Better late than never, our annual tradition of picking out the best films of the year has arrived, if not without a COVID shaped caveat. But a pandemic can’t keep cinema down, even if is keeping cinemas closed. There was still plenty to enjoy in 2020, as you’ll hear in this week’s episode!
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3 thoughts on “The Best Movies of 2020 – Laser Time #423”
Good lists from everyone! You all had at least one I missed, so I’ve got plenty to catch up on.
One of my favorites of the year was Tread. It’s a documentary about that guy who turned an old bulldozer into a tank and smashed up his small Colorado town back in 2004. It does a great job of showing how he turned minor grievances into a bizarre, destructive crusade. It was also the last thing I saw in theaters before everything shut down.
The first thing I saw when theaters sort of opened again was Bloodshot. Yes, I risked it all for Bloodshot.
Anyway, 20 minutes in I was thinking it was the most brick-stupid bullshit I had ever seen. But there’s a bit of a twist not long after that’s actually pretty clever. It’s a bit more critical of the military industrial complex (and the tech industry’s cozy relationship with it) than I was expecting from a C-tier comic book movie starring Vin Diesel.
Probably not worth my stupid ass risking getting sick over, but worth checking out.
For my last one I’m going to cheat a little, because technically it came out in Italy in 1995, but 2020 was its first (legal) US release. Cruel Jaws, released in Italy as Jaws 5 (seriously), is basically the Troll 2 (or even Plan 9) of shark movies. Bizarre dialog, confusing plot, a major character played by a Hulk Hogan impersonator, and big chunks of its runtime pulled from another unrelated Jaws ripoff, it has to be seen to be believed. It’s on Amazon Prime right now, so give it a shot.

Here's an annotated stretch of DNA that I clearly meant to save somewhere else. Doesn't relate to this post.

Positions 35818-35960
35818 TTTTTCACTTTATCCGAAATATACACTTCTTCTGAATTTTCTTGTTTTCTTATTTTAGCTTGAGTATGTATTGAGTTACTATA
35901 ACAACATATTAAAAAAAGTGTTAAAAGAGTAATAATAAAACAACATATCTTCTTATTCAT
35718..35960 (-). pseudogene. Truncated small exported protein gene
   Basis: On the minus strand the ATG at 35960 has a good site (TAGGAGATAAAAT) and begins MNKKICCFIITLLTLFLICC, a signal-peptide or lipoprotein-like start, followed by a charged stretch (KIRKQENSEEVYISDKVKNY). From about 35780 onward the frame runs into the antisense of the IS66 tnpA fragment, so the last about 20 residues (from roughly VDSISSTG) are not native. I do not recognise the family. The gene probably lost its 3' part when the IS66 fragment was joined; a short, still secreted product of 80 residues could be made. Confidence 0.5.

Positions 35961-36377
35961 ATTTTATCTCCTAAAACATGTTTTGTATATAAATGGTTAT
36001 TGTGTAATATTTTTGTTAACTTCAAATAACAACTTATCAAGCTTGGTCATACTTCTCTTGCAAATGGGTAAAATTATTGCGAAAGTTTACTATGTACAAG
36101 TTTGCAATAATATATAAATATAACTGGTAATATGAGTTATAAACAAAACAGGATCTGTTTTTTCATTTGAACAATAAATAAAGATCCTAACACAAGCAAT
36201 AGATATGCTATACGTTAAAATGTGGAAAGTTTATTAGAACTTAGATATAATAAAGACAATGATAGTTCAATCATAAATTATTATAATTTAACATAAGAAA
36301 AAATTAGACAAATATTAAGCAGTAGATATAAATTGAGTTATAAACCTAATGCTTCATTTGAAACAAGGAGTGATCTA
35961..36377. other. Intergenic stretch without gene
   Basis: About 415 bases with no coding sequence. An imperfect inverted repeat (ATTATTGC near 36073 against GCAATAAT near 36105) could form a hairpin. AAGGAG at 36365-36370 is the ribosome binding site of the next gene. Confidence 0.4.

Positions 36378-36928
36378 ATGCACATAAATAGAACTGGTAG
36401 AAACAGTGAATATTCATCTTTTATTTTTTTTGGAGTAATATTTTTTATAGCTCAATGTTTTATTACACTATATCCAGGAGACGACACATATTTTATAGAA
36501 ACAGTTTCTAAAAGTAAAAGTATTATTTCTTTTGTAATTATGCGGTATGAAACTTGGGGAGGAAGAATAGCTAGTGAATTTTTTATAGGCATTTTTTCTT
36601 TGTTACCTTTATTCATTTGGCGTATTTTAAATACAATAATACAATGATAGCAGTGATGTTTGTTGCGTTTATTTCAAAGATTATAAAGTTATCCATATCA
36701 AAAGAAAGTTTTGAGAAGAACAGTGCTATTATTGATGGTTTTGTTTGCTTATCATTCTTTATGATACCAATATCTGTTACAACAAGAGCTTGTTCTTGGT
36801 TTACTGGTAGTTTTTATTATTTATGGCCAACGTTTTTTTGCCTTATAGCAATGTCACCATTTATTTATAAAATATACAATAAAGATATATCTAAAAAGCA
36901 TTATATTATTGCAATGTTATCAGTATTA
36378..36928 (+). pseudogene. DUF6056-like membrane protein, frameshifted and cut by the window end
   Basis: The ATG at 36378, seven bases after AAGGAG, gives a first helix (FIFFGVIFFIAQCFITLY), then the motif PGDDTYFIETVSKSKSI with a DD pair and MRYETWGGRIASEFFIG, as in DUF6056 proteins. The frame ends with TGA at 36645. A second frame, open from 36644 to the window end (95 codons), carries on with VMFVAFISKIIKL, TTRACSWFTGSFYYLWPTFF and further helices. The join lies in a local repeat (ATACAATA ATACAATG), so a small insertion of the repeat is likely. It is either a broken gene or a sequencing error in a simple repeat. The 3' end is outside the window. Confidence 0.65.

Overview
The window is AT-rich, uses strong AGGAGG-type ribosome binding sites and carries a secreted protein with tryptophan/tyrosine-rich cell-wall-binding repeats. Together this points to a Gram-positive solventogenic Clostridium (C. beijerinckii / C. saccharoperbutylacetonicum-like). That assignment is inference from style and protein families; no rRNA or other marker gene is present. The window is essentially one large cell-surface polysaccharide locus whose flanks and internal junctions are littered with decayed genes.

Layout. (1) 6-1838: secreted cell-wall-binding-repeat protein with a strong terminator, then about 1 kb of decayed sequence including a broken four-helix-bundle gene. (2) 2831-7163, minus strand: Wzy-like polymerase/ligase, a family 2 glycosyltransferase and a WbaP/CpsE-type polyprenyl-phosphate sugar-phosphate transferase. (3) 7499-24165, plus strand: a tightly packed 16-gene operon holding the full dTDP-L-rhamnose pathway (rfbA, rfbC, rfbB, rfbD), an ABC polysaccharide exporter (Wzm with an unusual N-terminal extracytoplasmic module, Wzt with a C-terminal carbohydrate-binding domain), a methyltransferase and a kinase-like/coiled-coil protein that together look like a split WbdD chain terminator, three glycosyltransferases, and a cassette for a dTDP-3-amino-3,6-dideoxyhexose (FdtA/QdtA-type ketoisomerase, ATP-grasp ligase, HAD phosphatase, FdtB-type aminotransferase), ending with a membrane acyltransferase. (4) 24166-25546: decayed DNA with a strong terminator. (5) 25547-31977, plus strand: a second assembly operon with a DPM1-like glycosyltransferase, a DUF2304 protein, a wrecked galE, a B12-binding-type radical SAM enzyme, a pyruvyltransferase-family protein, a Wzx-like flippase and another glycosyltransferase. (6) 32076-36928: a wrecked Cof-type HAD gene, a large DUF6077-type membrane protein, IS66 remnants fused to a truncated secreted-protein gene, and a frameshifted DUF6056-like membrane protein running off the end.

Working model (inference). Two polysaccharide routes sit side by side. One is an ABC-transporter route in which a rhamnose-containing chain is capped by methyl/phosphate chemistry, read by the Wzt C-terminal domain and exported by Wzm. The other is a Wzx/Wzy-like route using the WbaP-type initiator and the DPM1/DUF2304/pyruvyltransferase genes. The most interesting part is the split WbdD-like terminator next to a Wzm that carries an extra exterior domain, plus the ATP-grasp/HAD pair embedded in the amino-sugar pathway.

Chris your brief comments on “Tenet” were really disappointing, with all your praise for Chris Nolan’s past work I really thought you were gonna give this movie a decent shot. I know it’s hard understand on the first couple of viewings, but this movie I think is really special with all the craft put behind it.
Please give it another shot, maybe with the same amount of attention as something like”Memento”, or instead just sit back, turn up the volume and try appreciate the ride. Trust me a Nolan is designed as a ride with the plot as a maze, don’t worry about it too much, peace!
Before the 90s, it was consistent in movies for children that they have a scary section. Because we’re exposed to these scenes early on and don’t necessarily revisit them ever again, the memory or hyperbolic representation of these scenes linger into later in life, pinging our brain every now and then like the central nervous system’s reaction to bee venom.
I’m not sure if you had a LaserTime in the past regarding scary scenes in children’s movies, but there is plenty of material that gives reason to discuss the classics.
Besides plenty of scenes in Brave Littler Toaster, there’s Pink Elephants in Dumbo, the clown dream in Pee Wee (which I’m sure gave many people coulrophobia), and don’t forget large Marge either from Pee Wee and the many Disney classics. So what do you think? These movies were made for children and the creator’s believed these scenes served a purpose to the story and overall enhanced the audience’s experience, yet later movies have fewer and fewer. I’m sure there’s a Carl Jung analogy for these sections of the movies’ stories.
Do you think this would be a good Laser Time subject?